The Starter Wife

2wedding.SKMBT_C36413092514530Thirty years ago today I married my third husband. I was his first wife. He wanted the whole wedding, with a big party and the church and a tuxedo. I agreed, but only because it was his first go-round. Frankly I was a little embarrassed inviting people to yet another celebration of forever love. I knew damn well love, at least for me, didn’t seem to last forever. And there were already red flags flying, long before the wedding day dawned.

We’d broken up when he decided we should postpone the wedding after we set the date and everyone had been invited. Then we got back together, but only because I made him choose, all or nothing. Marriage or break up for good. I was a single mom, in the middle of a custody war with no end in sight. I had to be tough. He chose me, but sometimes he’d say “everyone has a starter wife, right?” I wasn’t sure he was joking.

On our wedding day, someone set a video camera up by the keg of beer on the patio. This would become our wedding video. When we got back from our honeymoon (not all hearts and flowers) and watched the video from our wedding day, I heard Al’s friends making bets on how long the marriage would last. Not long, was the general consensus. Less than a year.

Things were rocky as a landslide those first months, that first year. We had completely different ideas about how marriage worked and neither one of us was very good at compromise. There were lots of tears and hurt feelings. He flung the word divorce around so liberally I once went into the boys’ bedroom to find them filling their little gym bags, the ones they used when they switched houses to their dads’ place.

“What are you doing?” I asked.

“We’re packing. Al says we’re getting a divorce.”

I told them Al didn’t mean it, we were not getting a divorce, grown ups sometimes said things they didn’t mean when they were upset. The boys calmed down and unpacked their toys and pajamas. But they looked sad. Which broke my heart. Maybe I should get a divorce. Maybe Al really didn’t want to be married to me and maybe I had been a fool to think I could fall in love again and finally make it work. So many more red flags had popped up since we’d said “I do.”

There was the way he never told me when he made plans with his guy friends, just went out. On Friday night. To the bar. And plenty of other nights, too. No discussion, just “see ya.” Or the times I’d try to do something nice for him, like throwing him a birthday party or buying him a little gift, and he’d always say “how much is this going to cost me?” Then there was the way he flung around the D word. The way he’d been so mean on our honeymoon, falling asleep on the road to Hana so I had to drive down that mountain myself, terrified the whole time. Not my idea of a romantic hero. Not at all.

Even on our wedding day, he spent more time drinking with his friends than by my side. He’d walked in on me smoking a cigarette and yelled at me in front of a bunch of wedding guests. Remembering all these raging red flags, I began to worry big time. Not so much about what this would do to my ongoing custody case, but what it would do to my own heart, and the hearts of those two little boys I loved so much. I’d been through a no-big-deal divorce at 18, from my high school sweetheart, and then I’d been through the wrecking ball with my second husband, the father of my sons. I wasn’t sure how we’d survive another divorce. I wasn’t sure I had a choice.

But I was strong back then, so much stronger than I am now. The years have made me soft, but back then I had time on my side. I believed that many good things were in my family’s future. What I didn’t know is if that family would hold three or four people. My mother seemed to think divorce was in the cards for Al and me. I had told her a little bit about our problems and she said “I never thought it would work.” I’m not sure there was anybody who believed we could make it work. Not my ex, not my kids, not my family, not our friends, and apparently not even Al.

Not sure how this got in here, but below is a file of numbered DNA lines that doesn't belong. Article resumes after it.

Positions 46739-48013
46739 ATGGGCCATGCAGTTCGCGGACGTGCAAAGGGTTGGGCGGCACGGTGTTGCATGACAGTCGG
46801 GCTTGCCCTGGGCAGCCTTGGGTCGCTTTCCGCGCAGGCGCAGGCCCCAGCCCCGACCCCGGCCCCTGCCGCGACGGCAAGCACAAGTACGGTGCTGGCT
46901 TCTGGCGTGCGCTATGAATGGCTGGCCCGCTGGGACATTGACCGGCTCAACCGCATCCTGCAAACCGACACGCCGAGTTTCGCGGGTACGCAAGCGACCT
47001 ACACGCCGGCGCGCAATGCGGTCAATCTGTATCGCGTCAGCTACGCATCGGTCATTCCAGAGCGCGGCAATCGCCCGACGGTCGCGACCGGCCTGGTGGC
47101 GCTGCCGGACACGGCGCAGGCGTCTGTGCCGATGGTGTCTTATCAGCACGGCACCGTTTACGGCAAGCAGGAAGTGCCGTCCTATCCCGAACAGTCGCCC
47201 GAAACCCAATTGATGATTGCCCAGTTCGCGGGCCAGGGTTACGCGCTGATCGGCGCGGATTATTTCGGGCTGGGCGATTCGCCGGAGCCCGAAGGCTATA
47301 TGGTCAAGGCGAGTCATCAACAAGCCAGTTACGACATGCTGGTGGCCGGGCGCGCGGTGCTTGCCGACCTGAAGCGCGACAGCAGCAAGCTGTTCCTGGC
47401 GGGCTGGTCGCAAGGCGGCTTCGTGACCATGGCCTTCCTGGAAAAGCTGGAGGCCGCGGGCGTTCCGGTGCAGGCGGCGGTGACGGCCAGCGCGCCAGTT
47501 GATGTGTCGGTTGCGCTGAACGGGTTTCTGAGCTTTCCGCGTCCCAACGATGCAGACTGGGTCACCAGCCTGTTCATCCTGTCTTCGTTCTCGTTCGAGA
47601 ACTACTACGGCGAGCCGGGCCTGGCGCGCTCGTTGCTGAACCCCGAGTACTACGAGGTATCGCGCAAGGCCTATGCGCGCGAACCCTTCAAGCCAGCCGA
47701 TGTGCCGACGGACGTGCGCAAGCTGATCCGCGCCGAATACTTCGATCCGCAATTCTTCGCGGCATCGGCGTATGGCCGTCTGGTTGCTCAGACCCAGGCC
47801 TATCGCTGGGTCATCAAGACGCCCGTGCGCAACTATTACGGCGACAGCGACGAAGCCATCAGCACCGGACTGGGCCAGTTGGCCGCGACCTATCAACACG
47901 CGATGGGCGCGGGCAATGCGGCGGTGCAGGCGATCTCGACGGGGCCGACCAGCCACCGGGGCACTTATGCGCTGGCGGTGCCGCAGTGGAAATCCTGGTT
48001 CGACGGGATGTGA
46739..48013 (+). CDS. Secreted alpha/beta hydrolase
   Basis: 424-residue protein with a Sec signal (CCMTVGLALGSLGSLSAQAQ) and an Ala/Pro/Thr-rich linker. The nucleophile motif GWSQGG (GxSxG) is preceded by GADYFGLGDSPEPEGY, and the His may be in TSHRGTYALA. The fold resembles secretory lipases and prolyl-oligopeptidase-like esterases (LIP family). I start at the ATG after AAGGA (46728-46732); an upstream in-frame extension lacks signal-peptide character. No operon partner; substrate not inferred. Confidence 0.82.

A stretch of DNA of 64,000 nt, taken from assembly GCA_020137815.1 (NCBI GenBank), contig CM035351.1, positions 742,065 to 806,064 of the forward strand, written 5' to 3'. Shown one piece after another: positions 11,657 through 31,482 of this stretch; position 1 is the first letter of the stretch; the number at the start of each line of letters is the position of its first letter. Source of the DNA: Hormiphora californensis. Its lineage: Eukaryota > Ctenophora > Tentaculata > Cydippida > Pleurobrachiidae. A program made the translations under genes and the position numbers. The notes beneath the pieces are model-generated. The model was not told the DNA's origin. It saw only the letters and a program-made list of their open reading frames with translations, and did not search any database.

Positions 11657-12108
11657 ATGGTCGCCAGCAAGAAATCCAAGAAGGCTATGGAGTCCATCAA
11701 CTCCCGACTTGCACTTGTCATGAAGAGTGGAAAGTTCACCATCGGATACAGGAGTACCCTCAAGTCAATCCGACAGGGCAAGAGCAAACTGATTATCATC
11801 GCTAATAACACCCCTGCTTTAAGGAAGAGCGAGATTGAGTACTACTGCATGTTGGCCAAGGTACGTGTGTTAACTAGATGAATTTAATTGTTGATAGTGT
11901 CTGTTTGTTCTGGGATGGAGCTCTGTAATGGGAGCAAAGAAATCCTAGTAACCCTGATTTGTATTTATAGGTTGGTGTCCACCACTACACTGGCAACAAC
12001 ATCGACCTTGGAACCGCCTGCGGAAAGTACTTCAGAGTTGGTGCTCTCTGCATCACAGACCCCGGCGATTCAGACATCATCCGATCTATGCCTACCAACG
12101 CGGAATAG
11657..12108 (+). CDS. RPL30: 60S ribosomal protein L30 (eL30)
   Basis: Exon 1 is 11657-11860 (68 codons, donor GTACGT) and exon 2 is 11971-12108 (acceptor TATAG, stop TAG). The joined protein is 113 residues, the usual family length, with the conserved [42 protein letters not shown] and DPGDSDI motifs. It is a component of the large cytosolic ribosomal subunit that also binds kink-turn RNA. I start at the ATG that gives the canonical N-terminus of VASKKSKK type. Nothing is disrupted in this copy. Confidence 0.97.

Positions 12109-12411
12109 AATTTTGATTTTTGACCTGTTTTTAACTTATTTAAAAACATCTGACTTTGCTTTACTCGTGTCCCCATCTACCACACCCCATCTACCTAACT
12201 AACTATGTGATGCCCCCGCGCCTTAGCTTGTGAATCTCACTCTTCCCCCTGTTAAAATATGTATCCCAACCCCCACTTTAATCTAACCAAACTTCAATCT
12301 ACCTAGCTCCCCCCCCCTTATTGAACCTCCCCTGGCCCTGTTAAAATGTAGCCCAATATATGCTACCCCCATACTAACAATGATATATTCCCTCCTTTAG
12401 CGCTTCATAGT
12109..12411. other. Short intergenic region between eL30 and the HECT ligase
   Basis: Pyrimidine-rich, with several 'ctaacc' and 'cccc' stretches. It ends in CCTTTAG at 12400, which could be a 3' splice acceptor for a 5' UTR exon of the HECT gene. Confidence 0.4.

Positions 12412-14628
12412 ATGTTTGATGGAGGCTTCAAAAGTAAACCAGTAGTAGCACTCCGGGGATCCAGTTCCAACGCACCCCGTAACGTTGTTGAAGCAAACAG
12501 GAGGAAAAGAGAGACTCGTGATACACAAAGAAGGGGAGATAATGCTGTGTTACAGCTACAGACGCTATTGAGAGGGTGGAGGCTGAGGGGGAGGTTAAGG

I waited until the kids were with their dad and then I sat down on the sofa in the living room and had the talk with Al. I told him that I was done fighting for our love. It was pretty clear to me that he didn’t really love me and that this marriage had been a big mistake. I told him about the little scene in the boys’ bedroom. I don’t think I even had any tears left. Our relationship had started out so beautifully, as so many love stories do, but it had turned uglier and uglier and I truly believed it was past saving. Al agreed. We would divorce, less than a year after we married.

I got up off the sofa. I had no place to go, but I knew how to find an apartment. I’d done it plenty of times. Now it was my turn to pack. I guessed I really had been the starter wife he said I was after all. And good luck to the next one. I was heading down the hallway, ready to pack my own bags, when Al called me back into the living room. By this point, I wasn’t angry; neither one of us had even raised our voices during the entire discussion. All the tears and arguments were over.

I turned around to look at him sitting there, feeling so sad, because I still loved him, even though our marriage was impossible to fix. I was a born loser in love. Three times married, three times failed. He sat there on the sofa looking at me. “What?” I said, simply defeated. Nothing else he said could make me feel lower than I already did in that moment.

“I still love you,” he said.

That was thirty years ago. Somehow the starter wife became the only wife, with hard work, determination, abiding love, and many highs and lows in a very long, mostly happy marriage.

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Mixed Signals

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In the novel I’m working on, tentative title Luke’s #1 Rule, people misunderstand each other’s motives all the time. Chloe’s mom, Ursula, thinks her daughter and grandkids are leaving the state to get back at her for moving a few hours away, and for not continuing to provide Chloe with free housing, home cooked meals, and babysitting.

In Chloe’s mind, nothing could be further from the truth. She knows it’s time to stand on her own feet and raise her boys by herself. Her mom’s decision just urged her to do what she knew all along had to be done. Staying with your mom when you’re thirty-something is not Chloe’s idea of success. But her mom made it easy, her sons were happy, and she knew they were being well cared for as she re-entered the working world.

Now Chloe has the opportunity of a lifetime and she’s taking it even though it will move her far away. Chloe needs to provide for her children, and this job has great health care, benefits, and a salary twice the size of her current position. Her ex-husband is a loser without a job. He’s also got a drug and drink habit fit for a rock star. Chloe wants to get as far away from him as she can. She doesn’t want her boys exposed to her ex’s dysfunctional and destructive lifestyle.